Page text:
Lost Sphear proves making 'Old School' games isn't easy

Nostalgia is a fickle thing.

Everyone experiences it differently as it’s tied to personal, subjective memories of the past. When I walk down a street I remember from my childhood I may start to feel nostalgic in the same way I do when I play a game from my childhood. But even the most similar nostalgic triggers can be experienced in dramatically different ways.

With games like Lost Sphear, they’re clearly designed to elicit a certain emotion from the player. If you grew up playing Japanese roleplaying games in the '90s, then chances are elements of Lost Sphear will look incredibly familiar. We even broke down a bunch of the game’s many influences.

But with such clear examples of how to do things well, why is it so hard to make a new game that “feels” old school? Shouldn’t making games today that look and play like games from decades ago be relatively easy?

Rose-Tinted Glasses

The biggest obstacle facing modern retro games is the fact that human memory isn’t trustworthy. If you close your eyes right now and imagine your favorite video game, I’d bet that it looks better in your head than it did in real life. Your memory likes to fill in details that make sense and serve to enhance thoughts rather than strictly play things back as if it were a recording. This makes memory notoriously unreliable.

So how do developers compete with an idealistic, imaginary game that you’ve invented inside your own head? The best course of action is usually to just not even try. That’s why you get so many studios trying to reinvent old ideas so that they can capture the nostalgic crowd, but still have something fresh for newcomers. And this is something that Lost Sphear does really well.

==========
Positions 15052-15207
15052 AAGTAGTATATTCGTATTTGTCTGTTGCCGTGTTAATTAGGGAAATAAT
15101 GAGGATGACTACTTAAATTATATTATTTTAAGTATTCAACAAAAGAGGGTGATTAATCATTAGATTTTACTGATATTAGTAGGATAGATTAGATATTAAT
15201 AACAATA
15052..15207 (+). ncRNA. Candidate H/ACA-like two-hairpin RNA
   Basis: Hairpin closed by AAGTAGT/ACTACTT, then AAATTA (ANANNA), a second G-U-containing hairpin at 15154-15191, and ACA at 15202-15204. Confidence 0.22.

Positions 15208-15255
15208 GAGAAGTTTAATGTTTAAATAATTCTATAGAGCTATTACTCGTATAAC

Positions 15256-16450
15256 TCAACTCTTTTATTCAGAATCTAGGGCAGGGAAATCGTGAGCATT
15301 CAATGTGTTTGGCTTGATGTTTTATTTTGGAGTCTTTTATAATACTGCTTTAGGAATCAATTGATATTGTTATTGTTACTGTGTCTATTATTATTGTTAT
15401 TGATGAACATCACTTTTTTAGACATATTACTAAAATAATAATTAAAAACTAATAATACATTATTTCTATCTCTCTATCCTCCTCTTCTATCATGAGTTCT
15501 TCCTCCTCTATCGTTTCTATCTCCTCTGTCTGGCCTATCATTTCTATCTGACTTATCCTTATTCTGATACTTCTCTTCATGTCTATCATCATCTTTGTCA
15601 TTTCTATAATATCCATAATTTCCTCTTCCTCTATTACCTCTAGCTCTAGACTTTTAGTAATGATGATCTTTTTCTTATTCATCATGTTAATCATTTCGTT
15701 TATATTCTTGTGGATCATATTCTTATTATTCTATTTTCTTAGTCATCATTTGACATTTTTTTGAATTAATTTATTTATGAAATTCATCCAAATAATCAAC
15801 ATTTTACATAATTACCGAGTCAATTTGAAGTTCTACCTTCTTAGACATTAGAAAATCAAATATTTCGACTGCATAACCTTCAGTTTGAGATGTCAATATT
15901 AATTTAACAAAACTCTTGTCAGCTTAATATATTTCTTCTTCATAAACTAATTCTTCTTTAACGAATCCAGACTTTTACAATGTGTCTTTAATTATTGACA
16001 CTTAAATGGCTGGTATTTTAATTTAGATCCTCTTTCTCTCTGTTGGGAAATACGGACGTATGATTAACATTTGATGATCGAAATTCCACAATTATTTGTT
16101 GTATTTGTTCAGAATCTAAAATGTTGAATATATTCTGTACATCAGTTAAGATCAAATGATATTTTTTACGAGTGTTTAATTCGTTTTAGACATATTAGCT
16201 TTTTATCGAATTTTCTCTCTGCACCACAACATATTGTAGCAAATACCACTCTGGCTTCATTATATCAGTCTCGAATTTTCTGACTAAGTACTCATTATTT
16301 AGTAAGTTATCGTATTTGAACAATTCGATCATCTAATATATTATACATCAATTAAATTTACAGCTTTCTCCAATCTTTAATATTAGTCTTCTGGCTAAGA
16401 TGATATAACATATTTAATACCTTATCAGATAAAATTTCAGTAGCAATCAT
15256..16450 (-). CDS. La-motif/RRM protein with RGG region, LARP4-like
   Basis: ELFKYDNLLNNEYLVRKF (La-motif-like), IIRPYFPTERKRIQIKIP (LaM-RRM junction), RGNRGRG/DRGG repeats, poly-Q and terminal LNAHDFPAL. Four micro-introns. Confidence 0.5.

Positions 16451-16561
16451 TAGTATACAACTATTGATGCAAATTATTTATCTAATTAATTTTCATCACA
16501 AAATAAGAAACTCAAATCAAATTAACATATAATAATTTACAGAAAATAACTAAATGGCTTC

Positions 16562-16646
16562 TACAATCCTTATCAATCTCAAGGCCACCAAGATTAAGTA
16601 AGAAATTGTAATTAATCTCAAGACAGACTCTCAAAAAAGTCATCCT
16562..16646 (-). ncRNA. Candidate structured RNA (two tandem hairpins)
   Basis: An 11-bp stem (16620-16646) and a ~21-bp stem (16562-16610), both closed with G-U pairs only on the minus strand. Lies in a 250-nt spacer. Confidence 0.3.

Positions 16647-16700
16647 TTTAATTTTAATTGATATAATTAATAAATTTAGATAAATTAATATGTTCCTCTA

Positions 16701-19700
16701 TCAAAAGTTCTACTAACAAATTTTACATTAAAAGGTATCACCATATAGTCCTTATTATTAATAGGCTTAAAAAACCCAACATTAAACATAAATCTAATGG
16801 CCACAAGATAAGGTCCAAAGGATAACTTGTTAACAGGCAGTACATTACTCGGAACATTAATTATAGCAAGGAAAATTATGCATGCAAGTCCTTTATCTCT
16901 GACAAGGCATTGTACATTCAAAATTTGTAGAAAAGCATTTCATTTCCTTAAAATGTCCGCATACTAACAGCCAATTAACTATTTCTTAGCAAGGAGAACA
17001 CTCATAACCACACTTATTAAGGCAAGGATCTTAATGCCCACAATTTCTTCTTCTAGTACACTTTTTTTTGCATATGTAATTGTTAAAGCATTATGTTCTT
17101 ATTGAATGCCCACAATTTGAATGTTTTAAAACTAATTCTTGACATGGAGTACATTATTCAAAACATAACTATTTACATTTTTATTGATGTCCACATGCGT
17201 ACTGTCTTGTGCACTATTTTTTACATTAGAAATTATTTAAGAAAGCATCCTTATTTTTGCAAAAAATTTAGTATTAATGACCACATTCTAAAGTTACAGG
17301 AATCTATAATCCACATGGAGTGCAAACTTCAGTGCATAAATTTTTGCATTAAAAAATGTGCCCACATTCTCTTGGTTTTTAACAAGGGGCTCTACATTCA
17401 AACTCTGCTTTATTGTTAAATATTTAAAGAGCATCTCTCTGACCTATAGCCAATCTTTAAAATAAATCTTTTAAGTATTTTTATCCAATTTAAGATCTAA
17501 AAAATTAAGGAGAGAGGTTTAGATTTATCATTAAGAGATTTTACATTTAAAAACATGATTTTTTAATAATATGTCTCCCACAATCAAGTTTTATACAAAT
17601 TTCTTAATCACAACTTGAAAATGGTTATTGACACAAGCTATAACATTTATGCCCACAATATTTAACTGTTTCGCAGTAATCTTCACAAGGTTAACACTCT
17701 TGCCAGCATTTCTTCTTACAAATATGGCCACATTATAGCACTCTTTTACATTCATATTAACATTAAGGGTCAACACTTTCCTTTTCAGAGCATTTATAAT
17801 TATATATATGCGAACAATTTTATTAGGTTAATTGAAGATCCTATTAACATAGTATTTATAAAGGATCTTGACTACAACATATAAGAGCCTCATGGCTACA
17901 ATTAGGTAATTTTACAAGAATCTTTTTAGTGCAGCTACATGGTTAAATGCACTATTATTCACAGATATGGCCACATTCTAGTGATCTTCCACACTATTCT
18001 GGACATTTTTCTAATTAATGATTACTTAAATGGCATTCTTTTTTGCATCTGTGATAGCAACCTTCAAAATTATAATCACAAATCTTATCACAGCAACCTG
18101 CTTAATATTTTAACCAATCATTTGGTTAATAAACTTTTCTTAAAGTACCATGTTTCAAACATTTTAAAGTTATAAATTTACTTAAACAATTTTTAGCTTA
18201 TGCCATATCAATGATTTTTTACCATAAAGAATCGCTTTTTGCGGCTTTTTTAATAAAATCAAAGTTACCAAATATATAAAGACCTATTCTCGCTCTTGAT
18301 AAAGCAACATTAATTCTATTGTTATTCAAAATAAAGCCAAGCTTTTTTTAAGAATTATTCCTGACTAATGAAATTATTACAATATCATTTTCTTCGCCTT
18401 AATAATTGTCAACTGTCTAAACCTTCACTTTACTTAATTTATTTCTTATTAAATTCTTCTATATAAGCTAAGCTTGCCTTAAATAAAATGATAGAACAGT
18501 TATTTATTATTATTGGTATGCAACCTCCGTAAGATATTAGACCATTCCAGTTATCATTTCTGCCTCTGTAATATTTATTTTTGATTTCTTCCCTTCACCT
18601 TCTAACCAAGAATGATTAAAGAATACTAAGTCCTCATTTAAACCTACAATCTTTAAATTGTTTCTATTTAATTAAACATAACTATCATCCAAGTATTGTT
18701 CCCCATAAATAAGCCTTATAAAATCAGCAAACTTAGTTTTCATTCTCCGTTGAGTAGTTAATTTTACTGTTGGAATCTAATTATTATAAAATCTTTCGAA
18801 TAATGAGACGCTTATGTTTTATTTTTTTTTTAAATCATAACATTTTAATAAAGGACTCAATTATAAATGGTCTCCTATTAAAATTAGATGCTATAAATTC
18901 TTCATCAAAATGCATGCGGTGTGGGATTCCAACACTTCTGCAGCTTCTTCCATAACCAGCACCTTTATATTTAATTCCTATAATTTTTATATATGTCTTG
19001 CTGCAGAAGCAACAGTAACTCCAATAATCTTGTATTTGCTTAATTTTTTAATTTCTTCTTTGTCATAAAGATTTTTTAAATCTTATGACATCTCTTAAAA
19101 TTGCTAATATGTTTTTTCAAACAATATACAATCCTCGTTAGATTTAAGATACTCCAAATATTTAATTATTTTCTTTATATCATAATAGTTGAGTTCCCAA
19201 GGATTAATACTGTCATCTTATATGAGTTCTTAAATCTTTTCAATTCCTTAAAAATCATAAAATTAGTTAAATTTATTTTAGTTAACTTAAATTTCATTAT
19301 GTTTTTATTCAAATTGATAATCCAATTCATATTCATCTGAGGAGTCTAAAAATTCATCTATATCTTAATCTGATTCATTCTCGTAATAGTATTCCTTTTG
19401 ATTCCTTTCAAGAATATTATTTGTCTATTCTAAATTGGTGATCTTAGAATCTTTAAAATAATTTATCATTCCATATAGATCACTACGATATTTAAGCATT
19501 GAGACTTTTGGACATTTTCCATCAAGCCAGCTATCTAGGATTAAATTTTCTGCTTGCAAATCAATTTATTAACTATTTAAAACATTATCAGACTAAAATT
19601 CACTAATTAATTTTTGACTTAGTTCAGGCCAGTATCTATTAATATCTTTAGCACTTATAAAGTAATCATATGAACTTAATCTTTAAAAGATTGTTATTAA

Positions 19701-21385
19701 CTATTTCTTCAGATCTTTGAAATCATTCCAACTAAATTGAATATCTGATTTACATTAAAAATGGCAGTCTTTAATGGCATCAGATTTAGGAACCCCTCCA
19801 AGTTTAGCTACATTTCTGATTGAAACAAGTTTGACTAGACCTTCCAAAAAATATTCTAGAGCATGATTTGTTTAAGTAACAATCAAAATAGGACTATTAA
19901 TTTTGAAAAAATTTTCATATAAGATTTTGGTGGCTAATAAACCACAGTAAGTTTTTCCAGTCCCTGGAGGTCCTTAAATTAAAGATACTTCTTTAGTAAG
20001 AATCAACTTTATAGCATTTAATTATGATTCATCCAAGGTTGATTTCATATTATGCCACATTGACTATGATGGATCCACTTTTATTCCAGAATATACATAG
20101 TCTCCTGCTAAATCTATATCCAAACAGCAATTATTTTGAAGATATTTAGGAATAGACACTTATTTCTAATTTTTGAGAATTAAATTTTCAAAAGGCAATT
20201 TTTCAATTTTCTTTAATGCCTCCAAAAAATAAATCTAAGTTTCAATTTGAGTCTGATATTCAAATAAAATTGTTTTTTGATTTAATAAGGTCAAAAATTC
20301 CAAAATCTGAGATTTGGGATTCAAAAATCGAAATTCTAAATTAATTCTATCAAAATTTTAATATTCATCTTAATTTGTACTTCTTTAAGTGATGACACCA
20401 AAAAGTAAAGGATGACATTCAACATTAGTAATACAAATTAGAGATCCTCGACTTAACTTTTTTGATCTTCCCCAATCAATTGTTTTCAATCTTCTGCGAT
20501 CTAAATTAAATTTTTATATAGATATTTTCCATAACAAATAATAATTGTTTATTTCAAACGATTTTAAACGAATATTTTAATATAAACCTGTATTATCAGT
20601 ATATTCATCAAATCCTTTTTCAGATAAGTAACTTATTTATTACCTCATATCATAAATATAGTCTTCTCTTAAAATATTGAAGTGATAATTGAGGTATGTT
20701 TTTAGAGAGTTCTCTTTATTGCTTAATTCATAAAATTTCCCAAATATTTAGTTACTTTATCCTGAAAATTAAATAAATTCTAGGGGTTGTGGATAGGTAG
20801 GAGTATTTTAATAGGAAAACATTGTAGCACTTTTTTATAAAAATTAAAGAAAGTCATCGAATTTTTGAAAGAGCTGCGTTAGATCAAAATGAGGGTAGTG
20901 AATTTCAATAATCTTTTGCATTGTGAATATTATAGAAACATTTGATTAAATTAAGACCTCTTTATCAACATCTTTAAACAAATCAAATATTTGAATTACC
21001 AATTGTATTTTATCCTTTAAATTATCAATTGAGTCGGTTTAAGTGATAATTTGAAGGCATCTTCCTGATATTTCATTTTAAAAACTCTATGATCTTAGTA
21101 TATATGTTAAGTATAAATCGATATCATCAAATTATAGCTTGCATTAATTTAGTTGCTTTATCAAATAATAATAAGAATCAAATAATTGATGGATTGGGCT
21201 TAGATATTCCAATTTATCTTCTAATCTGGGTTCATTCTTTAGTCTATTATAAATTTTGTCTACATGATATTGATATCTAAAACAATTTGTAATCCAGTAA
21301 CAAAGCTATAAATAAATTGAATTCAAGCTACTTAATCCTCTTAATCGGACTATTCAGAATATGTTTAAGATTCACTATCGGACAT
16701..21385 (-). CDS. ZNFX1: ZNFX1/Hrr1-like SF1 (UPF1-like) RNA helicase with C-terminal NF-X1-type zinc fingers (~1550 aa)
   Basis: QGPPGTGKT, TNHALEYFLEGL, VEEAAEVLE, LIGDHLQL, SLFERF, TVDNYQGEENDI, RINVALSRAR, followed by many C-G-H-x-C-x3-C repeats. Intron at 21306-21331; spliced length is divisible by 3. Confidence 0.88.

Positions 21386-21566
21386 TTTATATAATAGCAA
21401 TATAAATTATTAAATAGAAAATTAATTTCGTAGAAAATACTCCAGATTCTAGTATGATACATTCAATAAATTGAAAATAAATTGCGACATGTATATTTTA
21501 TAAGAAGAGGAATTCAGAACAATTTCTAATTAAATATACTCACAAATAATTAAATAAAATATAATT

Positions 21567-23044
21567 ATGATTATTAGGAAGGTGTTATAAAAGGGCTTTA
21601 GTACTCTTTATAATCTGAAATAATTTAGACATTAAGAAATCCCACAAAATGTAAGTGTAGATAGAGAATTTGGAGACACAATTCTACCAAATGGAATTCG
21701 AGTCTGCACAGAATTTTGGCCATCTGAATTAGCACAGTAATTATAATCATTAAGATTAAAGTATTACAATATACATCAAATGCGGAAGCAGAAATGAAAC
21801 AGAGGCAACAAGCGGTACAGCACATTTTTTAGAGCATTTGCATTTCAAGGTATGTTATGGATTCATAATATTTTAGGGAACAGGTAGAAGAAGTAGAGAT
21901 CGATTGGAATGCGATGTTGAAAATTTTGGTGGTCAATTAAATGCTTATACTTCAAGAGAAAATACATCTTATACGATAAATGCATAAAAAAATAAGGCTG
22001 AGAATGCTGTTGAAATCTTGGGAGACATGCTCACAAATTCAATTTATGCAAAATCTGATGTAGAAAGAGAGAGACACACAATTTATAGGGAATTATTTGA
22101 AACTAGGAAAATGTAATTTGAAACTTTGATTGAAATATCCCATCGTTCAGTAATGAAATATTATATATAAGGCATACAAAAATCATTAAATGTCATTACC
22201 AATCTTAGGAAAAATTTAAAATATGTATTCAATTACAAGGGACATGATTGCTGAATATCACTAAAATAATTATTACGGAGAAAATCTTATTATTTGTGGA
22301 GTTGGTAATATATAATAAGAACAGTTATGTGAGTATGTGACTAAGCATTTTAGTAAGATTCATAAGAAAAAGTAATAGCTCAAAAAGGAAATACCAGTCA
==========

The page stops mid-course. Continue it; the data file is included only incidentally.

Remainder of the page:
On first glance the combat system is extremely similar to Chrono Trigger, for example, but in Lost Sphear you can also move your characters around the battlefield. By taking existing concepts and iterating with new ideas it not only helps keep things fresh, but improves upon older concepts that we likely remembered more fondly than they really were in the first place.

Changing Expectations

This issue is compounded by the fact that the demographics of what make up the gaming market are vastly different than they were a few decades ago. The types of stories and themes and settings that gamers in the 90s wanted isn’t going to be the same as what gamers want now.

That makes it extremely difficult to compare games across generations. For example, even though they exist in the same franchise, how is one to compare the strengths and weaknesses of games like The Legend of Zelda: A Link to the Past and A Link Between Worlds? Or Final Fantasy XV and Final Fantasy VII? Especially when the two games are made by the same company, but at very different points in time in the company’s development.

Often you’ll find fans crying out for a game that’s like the games they remember from their childhood, but then when a developer tries to follow that formula closely, it comes out feeling like a derivative and uninspired mess. On the other hand, if it changes too much then fans are unhappy because it isn’t true to the core of the series.

Redefining Expectations

All these things considered, it’s easy to see that the deck was really stacked against a title like Lost Sphear. Not only did it have existing baggage from the games of yesteryear between the Final Fantasies and Dragon Quests and Chrono Triggers and more, but it even had its own precursor, I Am Setsuna, to contend with as well.

Developers are finding themselves in increasingly difficult situations in recent years as they’re pulled in all directions, particularly in terms of retro game development. For every Axiom Verge, a title that pays homage while also innovating in creative ways, there are a dozen Mighty No. 9-esque flops.

Lost Sphear is going to go down in the gaming history books as a divisive title. The critic and user scores are both hovering around the low to mid 70s on Metacritic, showing some mixed feelings, while our own review was quite positive.

Anytime you try to replicate the feelings of the past you’re bound to result in a bit more criticism for even the slightest misstep.

Are you playing Lost Sphear? What are your thoughts on trying to create retro game in the modern era? Let us know down in the comments below!